Originally published on March 11, 2015 7:40 am
A bill to expand a teen pregnancy prevention program for low-income youth failed in the Senate Finance Committee Tuesday on a party line 3-2 vote. Republicans defeated the measure, one that was sponsored by one of their own.
"I guess this is my big thing is let's take an inventory of what we're doing before we throw another layer on there," said Senate Finance Committee chair Tim Neville (R-Littleton).
Neville wants Colorado to take a deeper dive on all of the teen pregnancy prevention initiatives. For instance, in 2013 Democrats passed a law to update sex education classes in the schools.
"How is it working, how are we doing? Is there something we should look at doing instead?" said Neville.
Meanwhile, the Senate sponsor of House Bill 1079 [.pdf], Ellen Roberts (R-Durango) noted it would have saved Colorado a lot of money. According to a non-partisan financial analysis, it would have come to $602,160 by the second year.
"You can see the fiscal benefits for keeping Medicaid teens from getting pregnant and dropping out of high school," Roberts said. "The fiscal impact not only to the state, but also to the effected teenager in terms of her economic potential throughout life."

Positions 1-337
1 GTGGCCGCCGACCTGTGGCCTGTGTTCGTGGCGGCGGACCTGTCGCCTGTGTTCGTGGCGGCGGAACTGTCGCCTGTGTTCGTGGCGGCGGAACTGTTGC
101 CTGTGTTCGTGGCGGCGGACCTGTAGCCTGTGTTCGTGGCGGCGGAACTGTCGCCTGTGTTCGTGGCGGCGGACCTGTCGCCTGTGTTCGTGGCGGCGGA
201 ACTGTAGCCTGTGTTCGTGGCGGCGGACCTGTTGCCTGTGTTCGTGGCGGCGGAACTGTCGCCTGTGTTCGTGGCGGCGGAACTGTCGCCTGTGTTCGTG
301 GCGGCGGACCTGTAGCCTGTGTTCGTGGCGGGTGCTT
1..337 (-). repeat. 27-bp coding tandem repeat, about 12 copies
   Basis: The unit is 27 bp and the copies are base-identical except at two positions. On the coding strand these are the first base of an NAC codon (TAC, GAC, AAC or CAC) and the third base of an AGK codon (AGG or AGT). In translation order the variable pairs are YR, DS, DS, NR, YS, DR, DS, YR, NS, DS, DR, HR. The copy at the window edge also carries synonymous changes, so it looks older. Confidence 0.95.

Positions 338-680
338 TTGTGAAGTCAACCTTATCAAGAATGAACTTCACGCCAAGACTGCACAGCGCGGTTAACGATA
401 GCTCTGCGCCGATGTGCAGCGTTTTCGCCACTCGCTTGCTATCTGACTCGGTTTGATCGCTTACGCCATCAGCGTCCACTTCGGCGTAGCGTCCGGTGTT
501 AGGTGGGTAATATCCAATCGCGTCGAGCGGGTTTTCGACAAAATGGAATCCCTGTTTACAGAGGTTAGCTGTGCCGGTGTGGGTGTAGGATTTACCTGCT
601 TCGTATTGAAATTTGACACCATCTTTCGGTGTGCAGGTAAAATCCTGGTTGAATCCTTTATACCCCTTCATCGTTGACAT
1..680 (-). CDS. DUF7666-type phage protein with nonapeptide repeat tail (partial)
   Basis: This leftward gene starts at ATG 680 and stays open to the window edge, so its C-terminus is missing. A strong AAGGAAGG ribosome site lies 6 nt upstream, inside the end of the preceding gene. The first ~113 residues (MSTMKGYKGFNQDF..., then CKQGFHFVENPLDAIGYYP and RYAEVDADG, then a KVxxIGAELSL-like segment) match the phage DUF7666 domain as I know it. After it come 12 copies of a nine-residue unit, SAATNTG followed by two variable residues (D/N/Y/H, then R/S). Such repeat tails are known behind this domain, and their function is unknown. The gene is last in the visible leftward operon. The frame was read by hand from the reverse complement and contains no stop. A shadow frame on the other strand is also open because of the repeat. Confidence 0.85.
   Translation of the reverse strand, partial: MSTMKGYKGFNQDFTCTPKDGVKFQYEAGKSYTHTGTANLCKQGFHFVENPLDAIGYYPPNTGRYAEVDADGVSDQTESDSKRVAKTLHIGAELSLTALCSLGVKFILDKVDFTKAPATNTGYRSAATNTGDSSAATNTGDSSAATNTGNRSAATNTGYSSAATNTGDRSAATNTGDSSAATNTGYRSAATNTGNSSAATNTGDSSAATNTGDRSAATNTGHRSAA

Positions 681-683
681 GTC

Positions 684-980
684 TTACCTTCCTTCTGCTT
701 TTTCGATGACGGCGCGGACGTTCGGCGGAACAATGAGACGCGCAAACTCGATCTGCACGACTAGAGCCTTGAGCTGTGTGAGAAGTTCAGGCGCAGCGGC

The program is currently operating in Delta, Mesa and Montrose counties. Teens on Medicaid, both male and female are eligible and it's mostly federally funded.
The bill would have provided state money to entice counties across Colorado to participate.
"Program materials and instructions are age appropriate, value neutral, culturally sensitive, science based and medically accurate," said Margery Grandbouche with Hilltop Community Resources, which operates the Get Real Teen Pregnancy Prevention Program. "The primary focus of our program is that the only sex that is safe is no sex at all. Safer sex is using positive decision making and contraception."
But one opponent thought it was duplicative.
"It doesn't address the core issue of non-marital child bearing. We need to develop families and form healthy families before we have a child," said Joneen MacKenzie a nurse who works for the nonprofit Center for Relationship Education. "It's very contraceptive based."
Another bipartisan proposal to provide state funding for long acting contraceptives such as IUDs for low-income women at risk of pregnancy is still making its way through the statehouse. That bill is also expected to fail in the Senate.
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